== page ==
Talk:Old Earth Creationism

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What an economical article this is! How concise in argument, how clean in execution! It contains 3 links to Old Earth Crationism, 1 to New, and some 30 or so words to paste it all together. And this little note of mine is the first in the Discussion Page of same. Marvellous. If only all entries could follow this lead, the entire Conservapedia would fit on a floppy disk. --MylesP 06:09, 8 April 2007 (EDT)

Gould Quote

The quote from Stephen Jay Gould is both incorrect (there should be an elipsis, which I've added), and highly misleading. Gould's claim is not that transitional fossils are *missing*; he felt that they were too rare to justify the gradualism, and instead justified punctuated equilibrium. Nedlum 12:41, 8 July 2007 (EDT)

Age of the Earth

Do Old Earth Creationists necessarily believe that the earth is billions of years old? I thought there were different strains that were in the millions, not billions. Isn't there a theory that the earth was brought into its current form with a different series of creation events at different times in its history? Learn together 11:49, 17 April 2008 (EDT)

Yes, there are differences. I'm thinking about adding more to this.Tolerance 12:42, 17 April 2008 (EDT)
The whole point of most versions of OEC is to accommodate the uniformitarian timescale, so if they then propose a different age, they've effectively shot themselves in the foot.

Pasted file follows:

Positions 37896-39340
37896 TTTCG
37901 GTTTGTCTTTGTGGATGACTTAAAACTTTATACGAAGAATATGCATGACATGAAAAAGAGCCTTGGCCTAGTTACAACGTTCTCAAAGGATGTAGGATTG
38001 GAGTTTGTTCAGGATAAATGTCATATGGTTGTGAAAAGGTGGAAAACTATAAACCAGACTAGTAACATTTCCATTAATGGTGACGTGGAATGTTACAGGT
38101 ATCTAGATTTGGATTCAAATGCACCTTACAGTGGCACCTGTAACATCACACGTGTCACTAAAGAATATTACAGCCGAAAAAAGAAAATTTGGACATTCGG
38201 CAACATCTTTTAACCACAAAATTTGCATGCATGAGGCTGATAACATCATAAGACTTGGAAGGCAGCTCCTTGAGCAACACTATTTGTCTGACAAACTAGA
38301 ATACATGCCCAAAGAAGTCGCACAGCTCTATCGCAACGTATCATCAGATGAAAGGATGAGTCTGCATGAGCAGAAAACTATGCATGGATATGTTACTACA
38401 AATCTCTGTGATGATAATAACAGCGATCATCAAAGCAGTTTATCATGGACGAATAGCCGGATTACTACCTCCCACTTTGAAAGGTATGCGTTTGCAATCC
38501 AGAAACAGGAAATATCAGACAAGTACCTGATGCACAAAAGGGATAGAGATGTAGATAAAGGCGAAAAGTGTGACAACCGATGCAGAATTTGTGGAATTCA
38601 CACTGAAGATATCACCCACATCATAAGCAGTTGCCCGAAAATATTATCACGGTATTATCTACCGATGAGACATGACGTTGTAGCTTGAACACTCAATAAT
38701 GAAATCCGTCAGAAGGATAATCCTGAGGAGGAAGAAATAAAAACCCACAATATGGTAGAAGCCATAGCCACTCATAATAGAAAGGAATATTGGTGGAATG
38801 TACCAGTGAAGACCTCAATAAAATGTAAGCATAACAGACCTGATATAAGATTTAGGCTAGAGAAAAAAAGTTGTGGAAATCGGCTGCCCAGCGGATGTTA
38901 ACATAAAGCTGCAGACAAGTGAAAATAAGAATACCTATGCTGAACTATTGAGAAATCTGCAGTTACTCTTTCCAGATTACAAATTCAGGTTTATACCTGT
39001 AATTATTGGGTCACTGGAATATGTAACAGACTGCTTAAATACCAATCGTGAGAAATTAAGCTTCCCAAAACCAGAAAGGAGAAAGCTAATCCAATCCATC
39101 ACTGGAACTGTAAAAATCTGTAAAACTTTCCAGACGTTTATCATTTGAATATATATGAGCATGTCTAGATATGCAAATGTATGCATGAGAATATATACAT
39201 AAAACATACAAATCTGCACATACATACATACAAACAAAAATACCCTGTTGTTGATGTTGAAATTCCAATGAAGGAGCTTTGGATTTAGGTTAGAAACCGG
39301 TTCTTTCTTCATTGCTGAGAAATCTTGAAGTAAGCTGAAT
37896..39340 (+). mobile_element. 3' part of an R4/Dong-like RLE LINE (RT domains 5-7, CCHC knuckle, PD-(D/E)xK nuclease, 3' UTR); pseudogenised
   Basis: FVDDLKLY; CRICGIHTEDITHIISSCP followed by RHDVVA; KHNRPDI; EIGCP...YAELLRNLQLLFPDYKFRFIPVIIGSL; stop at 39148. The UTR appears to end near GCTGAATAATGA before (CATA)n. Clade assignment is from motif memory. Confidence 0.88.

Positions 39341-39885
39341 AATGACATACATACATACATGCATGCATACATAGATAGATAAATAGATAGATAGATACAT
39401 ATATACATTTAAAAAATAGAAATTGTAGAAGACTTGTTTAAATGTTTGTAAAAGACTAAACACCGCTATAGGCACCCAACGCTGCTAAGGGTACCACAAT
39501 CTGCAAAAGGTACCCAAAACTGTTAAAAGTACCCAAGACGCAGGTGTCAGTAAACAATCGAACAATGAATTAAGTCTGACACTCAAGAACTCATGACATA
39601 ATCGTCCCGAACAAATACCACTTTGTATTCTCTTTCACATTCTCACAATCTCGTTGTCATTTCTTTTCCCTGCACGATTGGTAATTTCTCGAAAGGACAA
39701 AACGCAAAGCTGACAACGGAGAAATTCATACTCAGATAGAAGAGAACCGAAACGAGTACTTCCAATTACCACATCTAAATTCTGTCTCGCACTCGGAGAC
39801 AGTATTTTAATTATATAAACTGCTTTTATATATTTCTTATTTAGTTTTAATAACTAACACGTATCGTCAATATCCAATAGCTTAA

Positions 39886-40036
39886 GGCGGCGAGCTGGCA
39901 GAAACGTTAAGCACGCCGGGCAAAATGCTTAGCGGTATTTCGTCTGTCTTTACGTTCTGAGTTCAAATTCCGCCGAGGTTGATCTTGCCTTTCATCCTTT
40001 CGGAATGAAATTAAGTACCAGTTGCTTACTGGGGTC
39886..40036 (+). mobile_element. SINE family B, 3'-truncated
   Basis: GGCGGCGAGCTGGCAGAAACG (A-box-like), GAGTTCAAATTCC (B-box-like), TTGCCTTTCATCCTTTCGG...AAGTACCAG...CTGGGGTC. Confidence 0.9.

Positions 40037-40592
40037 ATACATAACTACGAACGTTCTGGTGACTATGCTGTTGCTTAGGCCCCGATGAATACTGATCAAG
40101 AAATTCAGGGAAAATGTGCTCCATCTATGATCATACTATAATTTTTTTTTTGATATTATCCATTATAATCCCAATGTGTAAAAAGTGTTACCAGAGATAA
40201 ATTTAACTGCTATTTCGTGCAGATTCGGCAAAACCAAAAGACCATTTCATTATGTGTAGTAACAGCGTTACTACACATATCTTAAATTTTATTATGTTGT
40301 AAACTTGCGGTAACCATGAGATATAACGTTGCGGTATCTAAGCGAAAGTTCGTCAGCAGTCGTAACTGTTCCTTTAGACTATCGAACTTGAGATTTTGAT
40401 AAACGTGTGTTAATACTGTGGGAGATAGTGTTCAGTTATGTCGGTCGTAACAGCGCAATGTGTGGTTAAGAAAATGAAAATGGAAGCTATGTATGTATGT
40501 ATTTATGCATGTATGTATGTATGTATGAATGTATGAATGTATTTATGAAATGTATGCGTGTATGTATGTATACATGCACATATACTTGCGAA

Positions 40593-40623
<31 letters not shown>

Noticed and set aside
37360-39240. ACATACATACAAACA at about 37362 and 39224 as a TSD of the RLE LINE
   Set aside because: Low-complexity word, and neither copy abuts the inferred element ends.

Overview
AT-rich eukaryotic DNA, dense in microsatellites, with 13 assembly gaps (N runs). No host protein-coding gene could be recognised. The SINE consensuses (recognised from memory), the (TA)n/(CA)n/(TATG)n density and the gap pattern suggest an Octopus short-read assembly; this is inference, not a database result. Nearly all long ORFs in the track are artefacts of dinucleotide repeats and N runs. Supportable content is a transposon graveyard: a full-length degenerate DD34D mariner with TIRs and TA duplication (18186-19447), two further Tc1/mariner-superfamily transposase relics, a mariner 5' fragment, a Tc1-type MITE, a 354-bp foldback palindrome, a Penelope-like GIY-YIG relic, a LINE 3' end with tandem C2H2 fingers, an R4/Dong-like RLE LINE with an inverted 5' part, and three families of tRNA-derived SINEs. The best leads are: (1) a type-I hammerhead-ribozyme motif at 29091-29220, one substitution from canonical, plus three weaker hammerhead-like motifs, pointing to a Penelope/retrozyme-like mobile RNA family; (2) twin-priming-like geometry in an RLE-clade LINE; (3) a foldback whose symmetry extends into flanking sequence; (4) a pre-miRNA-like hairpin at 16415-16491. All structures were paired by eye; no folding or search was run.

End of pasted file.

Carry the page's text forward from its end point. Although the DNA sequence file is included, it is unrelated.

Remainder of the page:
However, having said that, I think there are a few views with non-uniformitarian ages, including the belief that each day was a thousand years (which I know no good reason for other than a misinterpretation of the "day is as a thousand years" verse), and the Jehovah's Witness view that each day is seven thousand years (and we are still in the seventh day).
Philip J. Rayment 23:01, 17 April 2008 (EDT)
These ideas are based, in part on 2 Peter 3:8 where we are told that, for God, a day is as a thousand years. The idea is not relay uncommon in some circles and, if this site is to be truly an Encyclopedia, it obviously should explore them in a Neutral Manner. I am starting to get the impression that only one version of Creationism is relay welcome here. I am sure that this is a mistake on my part but I wonder if somebody could confirm this? Tolerance 12:30, 18 April 2008 (EDT)
Yes, I realise that some quote that verse, but fail to quote the rest of it ("and a thousand years is as a day"). Also, it says that a day is as a thousand years, not a day is a thousand years. Further, the word translated "day" in Genesis cannot, in context, mean anything other than an ordinary day (see Creation week). I'm glad that you started the article on the Gap theory and expanded some other articles, as our coverage of them was lacking, but really, the YEC view is the only one that actually fits what the Bible says, so this encyclopedia is not going to treat other views as though they have equal validity. (I accept that the first part of that last sentence you might well not agree with, but I'm prepared to back that up.) Philip J. Rayment 01:05, 19 April 2008 (EDT)